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Twp. adopts curfew hrs.for minors

January 15, 2014 - Unless they have supervision or a valid reason, minors must be off the streets by 10 p.m. under a new curfew ordinance adopted last week by the Oxford Township Board.

Curfew hours are from 10 p.m. to 6 a.m. and apply to minors under the age of 17.

During that time, it's unlawful for youth to "loiter, idle, wander, stroll, frequent, travel in or upon a motor vehicle, watercraft, or otherwise be or remain in or upon any of the public sidewalks, streets, alleys, parks or public buildings or places of amusement or entertainment or other public grounds or places" within the township.

It's also unlawful for an adult "to allow or permit" a minor to violate the curfew.

The ordinance takes effect Jan. 22.

The curfew doesn't apply to minors accompanied by a parent, guardian, custodian or authorized adult.

There are also exceptions for:

n Minors who are performing "an errand or duty directed by" a parent, guardian or custodian;

n Minors who are "returning directly home from a school or church function or entertainment;"

n Minors whose employment "makes it necessary to be upon the streets, alleys or other public places during the prohibited hours."

Those who violate the proposed ordinance will be guilty of a municipal civil infraction, not a criminal offense, and subject to fines and costs. A person who fails to answer a citation or notice to appear in court for a violation of the curfew ordinance will be guilty of a misdemeanor.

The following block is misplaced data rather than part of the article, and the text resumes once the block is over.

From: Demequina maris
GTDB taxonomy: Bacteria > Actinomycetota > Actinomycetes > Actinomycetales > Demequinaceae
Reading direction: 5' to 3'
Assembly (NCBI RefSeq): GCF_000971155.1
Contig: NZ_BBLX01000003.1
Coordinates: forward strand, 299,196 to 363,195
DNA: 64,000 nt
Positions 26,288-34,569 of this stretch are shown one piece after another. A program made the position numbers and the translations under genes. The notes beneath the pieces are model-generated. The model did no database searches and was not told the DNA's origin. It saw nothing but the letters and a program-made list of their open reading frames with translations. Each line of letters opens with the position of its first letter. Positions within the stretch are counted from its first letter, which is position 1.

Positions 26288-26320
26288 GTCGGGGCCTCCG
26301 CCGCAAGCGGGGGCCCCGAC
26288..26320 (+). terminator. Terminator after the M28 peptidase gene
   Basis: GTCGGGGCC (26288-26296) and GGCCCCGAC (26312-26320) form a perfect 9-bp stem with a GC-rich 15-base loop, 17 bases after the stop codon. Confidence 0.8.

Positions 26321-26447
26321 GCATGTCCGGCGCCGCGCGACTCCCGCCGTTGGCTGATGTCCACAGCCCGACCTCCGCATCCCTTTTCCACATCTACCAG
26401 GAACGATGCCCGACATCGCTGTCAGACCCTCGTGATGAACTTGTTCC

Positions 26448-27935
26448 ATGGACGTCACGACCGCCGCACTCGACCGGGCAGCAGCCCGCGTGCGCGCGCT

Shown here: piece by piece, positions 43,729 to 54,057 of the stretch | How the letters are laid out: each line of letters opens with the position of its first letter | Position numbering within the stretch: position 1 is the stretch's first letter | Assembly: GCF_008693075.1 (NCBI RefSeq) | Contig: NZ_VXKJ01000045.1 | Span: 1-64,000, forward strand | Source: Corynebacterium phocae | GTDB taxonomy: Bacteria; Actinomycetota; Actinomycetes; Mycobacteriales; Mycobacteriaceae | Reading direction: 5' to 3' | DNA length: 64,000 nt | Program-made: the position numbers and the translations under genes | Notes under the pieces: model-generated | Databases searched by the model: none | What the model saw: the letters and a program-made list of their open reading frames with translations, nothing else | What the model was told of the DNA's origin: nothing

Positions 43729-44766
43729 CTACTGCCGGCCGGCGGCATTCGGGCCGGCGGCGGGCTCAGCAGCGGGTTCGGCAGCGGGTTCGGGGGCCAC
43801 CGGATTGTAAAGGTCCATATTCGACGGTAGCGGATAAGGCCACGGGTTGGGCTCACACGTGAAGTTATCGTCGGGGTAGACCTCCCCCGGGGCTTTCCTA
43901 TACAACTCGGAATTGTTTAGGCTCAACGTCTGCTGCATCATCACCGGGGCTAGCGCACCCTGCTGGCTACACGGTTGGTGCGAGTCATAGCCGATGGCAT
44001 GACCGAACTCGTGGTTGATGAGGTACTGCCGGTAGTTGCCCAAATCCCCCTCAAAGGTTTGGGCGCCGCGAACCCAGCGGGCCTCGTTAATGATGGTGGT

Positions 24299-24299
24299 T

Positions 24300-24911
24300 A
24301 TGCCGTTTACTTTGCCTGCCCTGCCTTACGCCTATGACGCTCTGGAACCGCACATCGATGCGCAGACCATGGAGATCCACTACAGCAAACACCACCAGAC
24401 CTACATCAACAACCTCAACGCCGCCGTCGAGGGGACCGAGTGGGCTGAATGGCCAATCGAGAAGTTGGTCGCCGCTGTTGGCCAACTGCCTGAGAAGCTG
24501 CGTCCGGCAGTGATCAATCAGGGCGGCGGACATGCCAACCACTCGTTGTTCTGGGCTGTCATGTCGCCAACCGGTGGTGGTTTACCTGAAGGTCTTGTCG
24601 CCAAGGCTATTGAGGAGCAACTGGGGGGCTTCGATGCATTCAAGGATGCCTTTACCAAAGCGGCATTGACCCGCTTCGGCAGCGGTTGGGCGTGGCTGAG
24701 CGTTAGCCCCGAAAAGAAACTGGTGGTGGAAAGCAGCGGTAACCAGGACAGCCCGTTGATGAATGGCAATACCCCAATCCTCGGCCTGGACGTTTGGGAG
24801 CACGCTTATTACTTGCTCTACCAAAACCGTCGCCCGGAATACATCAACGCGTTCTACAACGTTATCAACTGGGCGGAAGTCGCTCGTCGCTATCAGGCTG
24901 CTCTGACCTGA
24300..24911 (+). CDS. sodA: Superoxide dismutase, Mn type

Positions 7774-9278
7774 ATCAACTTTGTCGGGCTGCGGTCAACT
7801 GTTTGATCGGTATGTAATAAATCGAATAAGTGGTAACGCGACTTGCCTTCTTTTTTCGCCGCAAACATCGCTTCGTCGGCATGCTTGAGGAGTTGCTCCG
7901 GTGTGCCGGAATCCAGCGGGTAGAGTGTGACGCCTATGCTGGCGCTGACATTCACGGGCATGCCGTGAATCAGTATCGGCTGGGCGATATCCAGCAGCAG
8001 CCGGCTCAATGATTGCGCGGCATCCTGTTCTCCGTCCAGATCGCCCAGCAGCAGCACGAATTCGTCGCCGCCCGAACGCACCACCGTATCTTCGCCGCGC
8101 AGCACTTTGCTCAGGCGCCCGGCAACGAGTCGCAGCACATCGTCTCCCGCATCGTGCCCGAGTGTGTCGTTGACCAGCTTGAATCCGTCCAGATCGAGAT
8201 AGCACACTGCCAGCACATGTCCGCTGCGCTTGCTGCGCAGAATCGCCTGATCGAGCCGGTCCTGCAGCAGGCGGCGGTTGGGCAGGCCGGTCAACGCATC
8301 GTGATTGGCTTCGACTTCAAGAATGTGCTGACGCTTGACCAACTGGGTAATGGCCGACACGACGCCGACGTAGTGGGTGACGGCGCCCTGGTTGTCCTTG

Oakland County Sheriff's Sgt. Scott Patterson, commander of the Oxford Township substation, encouraged the board to enact a curfew in order to give deputies a discretionary tool to deal with youth who are out late and as a result, could potentially cause trouble, commit crimes or make bad decisions.

Without a curfew, deputies can talk to youth and issue warnings in these situations, but unless they're breaking a law or violating a local ordinance, officers cannot compel minors to go home.

"As a law enforcement officer, if you don't have a law to enforce, it's kind of hard to make people comply," Patterson said.

That's where having a curfew ordinance on the books comes into play.

Patterson sees the curfew as simply setting "some reasonable standards for the youth in the community to be home at a reasonable time."

"If you look at all the other areas, these are standard local ordinances that everybody has," he said.

Allowing unsupervised minors to roam the streets between 10 p.m. and 6 a.m. is not a good idea, in the sergeant's opinion.

"I don't see anything good happening from that; I really don't," Patterson said. "It's not like they're out doing charity work."

Had there been a curfew ordinance in the past, the sergeant believes deputies might have been able to curtail crimes that typically involve youth such as property damage and thefts from vehicles.

The township's curfew ordinance does not apply within the village limits.

The village has had its own curfew hours since 2005. In the village, minors under the age of 12 are not allowed to be on the streets or in public places between 10 p.m. and 6 a.m. Curfew hours for minors under the age of 16 are 11 p.m. to 6 a.m.

If minors are out in the village during these hours, they must either be accompanied by a parent, guardian or authorized adult, or "engaged in a legitimate business purpose."

CJ Carnacchio is editor for The Oxford Leader. He lives in the Village of Oxford with his wife Connie and daughter Larissa. When he's not busy working on the newspaper, he enjoys cigars/pipes, Martinis/Scotch, hunting and fishing.
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